How to Offer Development Knowing a Promotion Isn't Possible

Promotions are a tremendous motivating factor for employees. They typically bring more pay, job security, autonomy, responsibility, and perks – it’s no wonder employees pursue them. But you have a finite number of promotions to offer, and employees usually aren’t as ready for a promotion as they think.

It’s important not to box in your career development conversations with talk of promotions. For the select few for which promotions make sense, you’ll discuss the plan, timing, and next steps when the promotion occurs. For the majority, you need a plan to discuss other types of opportunities that align with their career trajectory.

Through continual manager ratings, our Talent Reviews tool assigns employees into four groups based on growth potential and performance. This is how we recommend you conduct career development conversations with each group.

Stretch and Cultivate

Top performers with room to grow.

  • Move on up: Consider individuals from this group first when a promotion arises.
  • Grow their skills: If a promotion isn’t available, identify stretch assignments or development opportunities to progress these individuals’ skills and abilities.

Recognize and Retain

Well-suited for current position; not prime for a promotion.

  • Shake things up: Add to their core skills by offering training in other areas that expand current expertise.
  • Broaden their scope: Test leadership abilities by having these individuals lead a new initiative, head up a special project, or act as an advocate for the team (i.e. cross-team liaison).
  • Have the hard conversation: Ask employees if they really want to be promoted. Promotions seem great on the surface, but they bring new responsibilities and pressures. Have employees consider the long-term ramifications of the move. Many are content with their current position, and others may realize they don’t desire or aren’t ready to move up.
  • Look for mentorship opportunities: Use these employees’ skills and knowledge to impact new employees. Discuss opportunities to train or mentor new hires, joining the interviewing/hiring process, and showcase their work as an example to other teams.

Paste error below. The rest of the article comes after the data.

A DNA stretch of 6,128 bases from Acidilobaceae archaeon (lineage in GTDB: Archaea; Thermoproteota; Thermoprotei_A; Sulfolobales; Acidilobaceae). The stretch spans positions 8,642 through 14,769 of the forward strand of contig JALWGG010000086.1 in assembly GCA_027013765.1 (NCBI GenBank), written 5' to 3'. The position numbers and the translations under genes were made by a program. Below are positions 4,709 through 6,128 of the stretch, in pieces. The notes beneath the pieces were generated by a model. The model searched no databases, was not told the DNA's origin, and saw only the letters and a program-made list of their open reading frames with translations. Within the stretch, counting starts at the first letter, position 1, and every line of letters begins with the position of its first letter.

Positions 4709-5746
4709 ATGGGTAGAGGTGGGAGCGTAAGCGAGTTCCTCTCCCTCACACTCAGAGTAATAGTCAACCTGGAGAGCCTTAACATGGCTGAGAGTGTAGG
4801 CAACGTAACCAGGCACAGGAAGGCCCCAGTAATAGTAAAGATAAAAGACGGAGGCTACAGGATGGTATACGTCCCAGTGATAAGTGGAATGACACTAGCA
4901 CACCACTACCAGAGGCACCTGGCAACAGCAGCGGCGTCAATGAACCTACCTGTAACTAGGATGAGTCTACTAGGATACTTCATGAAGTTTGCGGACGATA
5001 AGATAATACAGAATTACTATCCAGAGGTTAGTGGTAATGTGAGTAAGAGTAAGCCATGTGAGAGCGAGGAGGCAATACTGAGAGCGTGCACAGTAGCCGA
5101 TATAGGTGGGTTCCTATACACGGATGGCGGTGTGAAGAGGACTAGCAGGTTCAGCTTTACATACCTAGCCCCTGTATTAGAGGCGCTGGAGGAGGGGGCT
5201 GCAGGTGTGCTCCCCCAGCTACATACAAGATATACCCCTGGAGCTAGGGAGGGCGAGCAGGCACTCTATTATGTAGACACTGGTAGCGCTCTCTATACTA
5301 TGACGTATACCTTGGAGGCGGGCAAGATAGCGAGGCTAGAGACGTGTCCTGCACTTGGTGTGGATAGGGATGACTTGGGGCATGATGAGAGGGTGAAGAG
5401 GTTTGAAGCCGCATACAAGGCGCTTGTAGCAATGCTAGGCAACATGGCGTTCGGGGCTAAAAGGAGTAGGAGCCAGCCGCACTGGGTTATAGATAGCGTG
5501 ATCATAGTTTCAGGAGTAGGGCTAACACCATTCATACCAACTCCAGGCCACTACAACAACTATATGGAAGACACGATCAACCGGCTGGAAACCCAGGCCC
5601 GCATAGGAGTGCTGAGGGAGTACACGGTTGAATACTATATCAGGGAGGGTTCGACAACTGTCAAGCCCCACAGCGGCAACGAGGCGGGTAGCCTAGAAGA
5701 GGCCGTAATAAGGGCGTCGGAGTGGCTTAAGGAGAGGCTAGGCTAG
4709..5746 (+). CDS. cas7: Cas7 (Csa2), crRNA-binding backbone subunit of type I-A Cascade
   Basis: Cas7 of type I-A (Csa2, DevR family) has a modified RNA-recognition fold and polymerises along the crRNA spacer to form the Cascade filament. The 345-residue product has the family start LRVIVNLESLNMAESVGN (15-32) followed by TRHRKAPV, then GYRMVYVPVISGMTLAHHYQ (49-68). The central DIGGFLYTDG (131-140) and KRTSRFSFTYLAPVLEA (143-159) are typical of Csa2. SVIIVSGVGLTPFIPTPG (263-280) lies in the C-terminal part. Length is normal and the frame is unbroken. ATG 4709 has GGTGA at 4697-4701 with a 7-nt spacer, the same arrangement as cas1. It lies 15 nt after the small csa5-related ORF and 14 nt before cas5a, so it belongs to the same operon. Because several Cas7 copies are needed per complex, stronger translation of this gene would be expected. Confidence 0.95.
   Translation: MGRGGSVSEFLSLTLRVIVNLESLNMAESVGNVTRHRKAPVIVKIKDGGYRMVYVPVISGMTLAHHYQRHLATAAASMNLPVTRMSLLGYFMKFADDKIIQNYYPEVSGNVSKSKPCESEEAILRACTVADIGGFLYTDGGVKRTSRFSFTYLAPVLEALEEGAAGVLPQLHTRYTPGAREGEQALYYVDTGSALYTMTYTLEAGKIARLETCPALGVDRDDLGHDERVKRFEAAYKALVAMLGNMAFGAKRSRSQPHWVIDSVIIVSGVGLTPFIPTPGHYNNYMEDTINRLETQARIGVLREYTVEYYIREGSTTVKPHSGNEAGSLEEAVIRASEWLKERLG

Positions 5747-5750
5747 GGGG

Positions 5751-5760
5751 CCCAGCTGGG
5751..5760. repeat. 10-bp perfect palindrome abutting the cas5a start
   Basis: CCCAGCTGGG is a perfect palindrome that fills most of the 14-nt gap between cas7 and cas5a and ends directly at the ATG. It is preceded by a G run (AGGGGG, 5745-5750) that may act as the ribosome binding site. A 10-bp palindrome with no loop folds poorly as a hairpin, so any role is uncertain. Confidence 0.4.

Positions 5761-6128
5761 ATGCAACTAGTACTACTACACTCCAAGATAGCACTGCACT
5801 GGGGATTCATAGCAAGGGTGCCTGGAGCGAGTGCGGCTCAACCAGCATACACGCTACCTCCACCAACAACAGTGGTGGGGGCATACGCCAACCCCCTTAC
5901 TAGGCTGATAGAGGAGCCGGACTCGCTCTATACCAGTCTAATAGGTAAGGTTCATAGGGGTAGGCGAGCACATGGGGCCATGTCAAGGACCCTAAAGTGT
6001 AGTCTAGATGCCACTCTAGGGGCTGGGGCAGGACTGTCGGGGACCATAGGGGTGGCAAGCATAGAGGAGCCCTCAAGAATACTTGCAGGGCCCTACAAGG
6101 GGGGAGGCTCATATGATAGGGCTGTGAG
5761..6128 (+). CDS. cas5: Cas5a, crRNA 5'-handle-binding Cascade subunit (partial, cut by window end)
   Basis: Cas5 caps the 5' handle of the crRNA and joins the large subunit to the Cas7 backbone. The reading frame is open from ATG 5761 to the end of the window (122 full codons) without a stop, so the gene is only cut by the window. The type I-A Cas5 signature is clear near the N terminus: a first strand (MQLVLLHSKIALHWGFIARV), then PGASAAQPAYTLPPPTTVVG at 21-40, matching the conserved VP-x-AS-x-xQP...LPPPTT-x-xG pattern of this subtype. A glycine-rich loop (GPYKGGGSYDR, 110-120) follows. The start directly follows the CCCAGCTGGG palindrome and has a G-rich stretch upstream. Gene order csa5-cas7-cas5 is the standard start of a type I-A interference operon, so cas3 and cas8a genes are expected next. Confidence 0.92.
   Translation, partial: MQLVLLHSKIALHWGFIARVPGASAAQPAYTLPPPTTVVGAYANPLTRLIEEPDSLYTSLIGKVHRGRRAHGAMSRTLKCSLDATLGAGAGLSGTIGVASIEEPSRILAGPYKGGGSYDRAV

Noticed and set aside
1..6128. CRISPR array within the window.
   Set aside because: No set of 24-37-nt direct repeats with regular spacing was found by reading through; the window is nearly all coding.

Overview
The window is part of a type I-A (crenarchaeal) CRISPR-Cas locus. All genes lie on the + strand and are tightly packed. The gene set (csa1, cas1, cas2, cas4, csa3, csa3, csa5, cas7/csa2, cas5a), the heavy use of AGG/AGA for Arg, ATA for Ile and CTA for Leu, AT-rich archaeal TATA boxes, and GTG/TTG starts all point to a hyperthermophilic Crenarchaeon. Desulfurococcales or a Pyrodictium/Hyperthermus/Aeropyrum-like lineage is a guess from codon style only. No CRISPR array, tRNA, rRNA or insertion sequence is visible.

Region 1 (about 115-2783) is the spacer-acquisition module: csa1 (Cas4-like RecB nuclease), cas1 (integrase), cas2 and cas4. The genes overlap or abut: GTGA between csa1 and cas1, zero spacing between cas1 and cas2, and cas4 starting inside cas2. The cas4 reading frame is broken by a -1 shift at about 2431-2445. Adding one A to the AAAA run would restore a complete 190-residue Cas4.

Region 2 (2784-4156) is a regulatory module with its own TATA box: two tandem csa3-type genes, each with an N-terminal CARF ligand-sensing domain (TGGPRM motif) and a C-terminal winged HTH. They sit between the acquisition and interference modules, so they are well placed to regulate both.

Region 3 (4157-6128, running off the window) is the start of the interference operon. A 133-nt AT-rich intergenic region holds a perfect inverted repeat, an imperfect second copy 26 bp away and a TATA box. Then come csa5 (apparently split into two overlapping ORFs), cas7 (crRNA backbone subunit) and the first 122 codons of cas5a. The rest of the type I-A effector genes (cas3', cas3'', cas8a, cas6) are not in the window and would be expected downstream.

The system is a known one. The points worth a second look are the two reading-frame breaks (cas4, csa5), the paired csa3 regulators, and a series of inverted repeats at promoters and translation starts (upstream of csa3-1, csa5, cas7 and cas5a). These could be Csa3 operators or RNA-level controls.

Reset and Align

Show signs of potential, but aren’t the right fit for their current position.

  • Discuss job fit: Have an honest conversation about how they feel about their role. Do they feel the fit is right? What are their career aspirations, and how do those aspirations align with their current career path?
  • Identify obstacles: Uncover what’s holding the employee from reaching their potential.
  • Consider new opportunities: Ask what career paths in the organization intrigue them. What parts of their job excite them? Which don’t? There may be some lateral job shifts in the organization that provide a better long-term fit.

Coach and Guide

Performing below expectations; future in organization is murky.

  • Dig into past performance: Get to the root of why the employee isn’t succeeding. Is their performance related to a work-life balance issue? Skills? Work ethic? Personal issue?
  • Construct an educational plan: Decide what education or skills the employee must undergo to stay with the organization. Remedial training or other skill development may be options.
  • Discuss an exit from the organization: Outline why this decision was made and discuss next steps. Offer to help the employee in any way you can.


Understand the possibilities. Enter each career development conversation with the knowledge of what promotions, lateral moves, and portion of the development budget are available. This gives you something to offer when employees desire additional opportunities, but also keeps you from over-promising.

Understand where the employee’s head is at. Try to get a sense of everything that’s impacting performance. It’s very possible something in their personal life is bleeding into work. Talk to employees about their mood and what they might be going through.

Keep an open mind. Don’t make assumptions or have a set-in-stone plan when you the meeting. Allow the employee to add color and insight to their performance, and be ready to adjust your opinion if need be.